Very thoughtful and important article on the question of Manning’s gender identity in The Washington Blade, “America’s Leading Gay News Source.” Note that no conclusion is drawn about Manning’s gender identity, but a cogent argument is laid out that it is currently simply not possible to know what Manning wishes. Also please note that this is published in a gay news source, so it isn’t part of a hidden agenda to downplay the issue.

Feminist, trans advocates should support Bradley Manning

By Rainey Reitman

[Excerpt - click title for full article]

Some thoughtful feminist scholars have recently called on the Bradley Manning Support Network to begin referring to the accused WikiLeaks whistle-blower with a female pronoun. Emily Manuel’s essay in Global Comment highlighted why many of us who strongly support transgender rights are sensitive to the pronouns we use when we refer to Manning.

As an ardent supporter of Bradley Manning and a feminist, I have given this issue a great deal of thought.  Given the unusual and perhaps unprecedented circumstances of the situation, I wanted to explain why I’m still calling him Bradley. In so doing, I also hope to demonstrate why folks who care passionately about queer and transgender rights should come out in support.

full article at

Arraignment news summary:

Bradley Manning’s Quest for Justice

by Logan Price – theguardian

[Excerpt - for full article, click title]

Before the charges were read, Manning’s attorney asked the judge about her prior knowledge of the case, the issues surrounding it, and any previous opinions she may have had about it. She stated that she had known nothing of the case besides Manning’s name “and that it involved classified material”. When asked if she had spoken to friends or colleagues about the case, she said she hadn’t. She held no prior opinion, we were told.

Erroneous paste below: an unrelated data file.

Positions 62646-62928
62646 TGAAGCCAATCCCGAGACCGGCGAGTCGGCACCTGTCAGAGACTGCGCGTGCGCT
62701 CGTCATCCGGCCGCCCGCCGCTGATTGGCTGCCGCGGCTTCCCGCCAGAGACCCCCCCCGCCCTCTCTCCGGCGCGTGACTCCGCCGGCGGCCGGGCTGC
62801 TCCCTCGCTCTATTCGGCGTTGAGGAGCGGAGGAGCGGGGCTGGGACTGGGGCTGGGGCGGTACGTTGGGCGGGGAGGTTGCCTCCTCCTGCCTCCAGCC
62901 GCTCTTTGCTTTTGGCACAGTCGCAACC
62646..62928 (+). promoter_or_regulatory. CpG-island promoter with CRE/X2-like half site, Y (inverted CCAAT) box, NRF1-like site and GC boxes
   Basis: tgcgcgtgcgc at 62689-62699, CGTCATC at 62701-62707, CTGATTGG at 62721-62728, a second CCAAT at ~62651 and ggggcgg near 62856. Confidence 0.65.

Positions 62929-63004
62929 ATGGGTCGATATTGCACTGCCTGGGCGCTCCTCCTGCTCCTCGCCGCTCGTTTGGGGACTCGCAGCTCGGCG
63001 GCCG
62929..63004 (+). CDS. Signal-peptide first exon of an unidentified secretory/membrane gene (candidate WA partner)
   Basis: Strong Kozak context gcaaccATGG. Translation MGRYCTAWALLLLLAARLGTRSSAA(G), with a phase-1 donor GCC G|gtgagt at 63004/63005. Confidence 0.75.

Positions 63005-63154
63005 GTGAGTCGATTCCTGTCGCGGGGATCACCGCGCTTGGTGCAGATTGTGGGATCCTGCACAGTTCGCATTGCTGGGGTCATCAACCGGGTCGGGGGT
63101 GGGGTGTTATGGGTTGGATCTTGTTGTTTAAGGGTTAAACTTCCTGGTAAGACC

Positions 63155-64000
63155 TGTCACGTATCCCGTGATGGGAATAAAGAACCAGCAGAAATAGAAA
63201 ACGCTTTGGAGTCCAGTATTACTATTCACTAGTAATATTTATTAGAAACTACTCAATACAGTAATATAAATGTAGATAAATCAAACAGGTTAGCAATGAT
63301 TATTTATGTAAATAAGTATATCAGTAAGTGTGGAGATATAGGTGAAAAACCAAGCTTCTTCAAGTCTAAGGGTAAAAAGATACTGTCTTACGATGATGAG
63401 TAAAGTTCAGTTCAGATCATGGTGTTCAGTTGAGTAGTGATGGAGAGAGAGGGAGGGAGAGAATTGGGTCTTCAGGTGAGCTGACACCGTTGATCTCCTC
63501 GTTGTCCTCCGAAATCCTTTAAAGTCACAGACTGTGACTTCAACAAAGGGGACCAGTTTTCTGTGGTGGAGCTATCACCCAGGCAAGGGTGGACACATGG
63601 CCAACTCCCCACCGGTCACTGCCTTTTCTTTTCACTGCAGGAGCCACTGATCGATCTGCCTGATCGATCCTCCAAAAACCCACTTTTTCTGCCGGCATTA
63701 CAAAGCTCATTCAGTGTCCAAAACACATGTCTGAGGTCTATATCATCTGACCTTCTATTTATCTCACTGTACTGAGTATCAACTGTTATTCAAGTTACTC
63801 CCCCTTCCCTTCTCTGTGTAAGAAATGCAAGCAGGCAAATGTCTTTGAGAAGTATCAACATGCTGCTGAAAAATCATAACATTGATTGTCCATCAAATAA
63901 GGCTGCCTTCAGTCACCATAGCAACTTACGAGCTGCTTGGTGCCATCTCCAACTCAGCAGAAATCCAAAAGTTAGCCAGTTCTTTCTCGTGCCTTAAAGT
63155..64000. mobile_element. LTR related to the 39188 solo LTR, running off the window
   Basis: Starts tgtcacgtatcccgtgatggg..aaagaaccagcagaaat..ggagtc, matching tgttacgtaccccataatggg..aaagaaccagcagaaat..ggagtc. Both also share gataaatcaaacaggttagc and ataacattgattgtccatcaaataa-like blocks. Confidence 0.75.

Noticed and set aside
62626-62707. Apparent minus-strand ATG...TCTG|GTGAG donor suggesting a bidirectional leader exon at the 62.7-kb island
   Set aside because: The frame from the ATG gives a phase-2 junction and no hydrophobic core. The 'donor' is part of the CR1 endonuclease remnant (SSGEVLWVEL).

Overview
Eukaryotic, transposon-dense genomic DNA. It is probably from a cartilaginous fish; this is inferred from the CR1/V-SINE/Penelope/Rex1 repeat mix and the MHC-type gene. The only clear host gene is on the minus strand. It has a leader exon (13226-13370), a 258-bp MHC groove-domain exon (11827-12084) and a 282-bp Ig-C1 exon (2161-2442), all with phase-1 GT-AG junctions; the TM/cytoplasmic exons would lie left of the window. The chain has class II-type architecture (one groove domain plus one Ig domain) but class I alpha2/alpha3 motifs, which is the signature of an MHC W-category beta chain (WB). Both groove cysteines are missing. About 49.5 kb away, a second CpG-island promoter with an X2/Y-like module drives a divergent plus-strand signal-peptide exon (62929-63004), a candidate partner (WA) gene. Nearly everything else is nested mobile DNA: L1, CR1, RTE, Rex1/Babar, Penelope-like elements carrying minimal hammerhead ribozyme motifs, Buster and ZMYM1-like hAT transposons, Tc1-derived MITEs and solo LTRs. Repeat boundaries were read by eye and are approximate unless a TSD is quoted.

For what must be the biggest controversy of the decade, I found this hard to believe. It reaffirmed my skepticism and brought to mind what many have already said: this trial is a sham.

President Obama, ultimately the judge’s commander, does have an opinion about the matter – as he told me when I asked for his view at a fundraiser in San Francisco last April, at the end of Manning’s extended solitary confinement at Quantico Marine Base.

In his mind, Bradley Manning was already guilty. The conversation was caught on tape, and legal experts have argued that the president’s statement should be grounds for dismissal.

“We’re a nation of laws,” Obama told me. “He broke the law.”

Some people are held to the law and others are not. Recalling the killing of journalists working for Reuters in the “Collateral Murder” video allegedly released by Manning, this is exactly this kind of selective enforcement that motivated WikiLeaks‘ revelations – and which brought me and my peers to Zuccotti Park last fall to use the only means we have to hold accountable those whose criminal acts brought us to economic crisis.

Report from Bradley Manning’s arraignment

Reports from the arraignment

Arraignment coverage, Occupy 4 Prisoners, Manning’s gender identity

Bradley Manning’s attorney to call 50 witnesses at December 16 hearing

Bradley Manning’s defence plans to call 50 witnesses

This article was published on at 18.23 GMT on Tuesday 22 November 2011.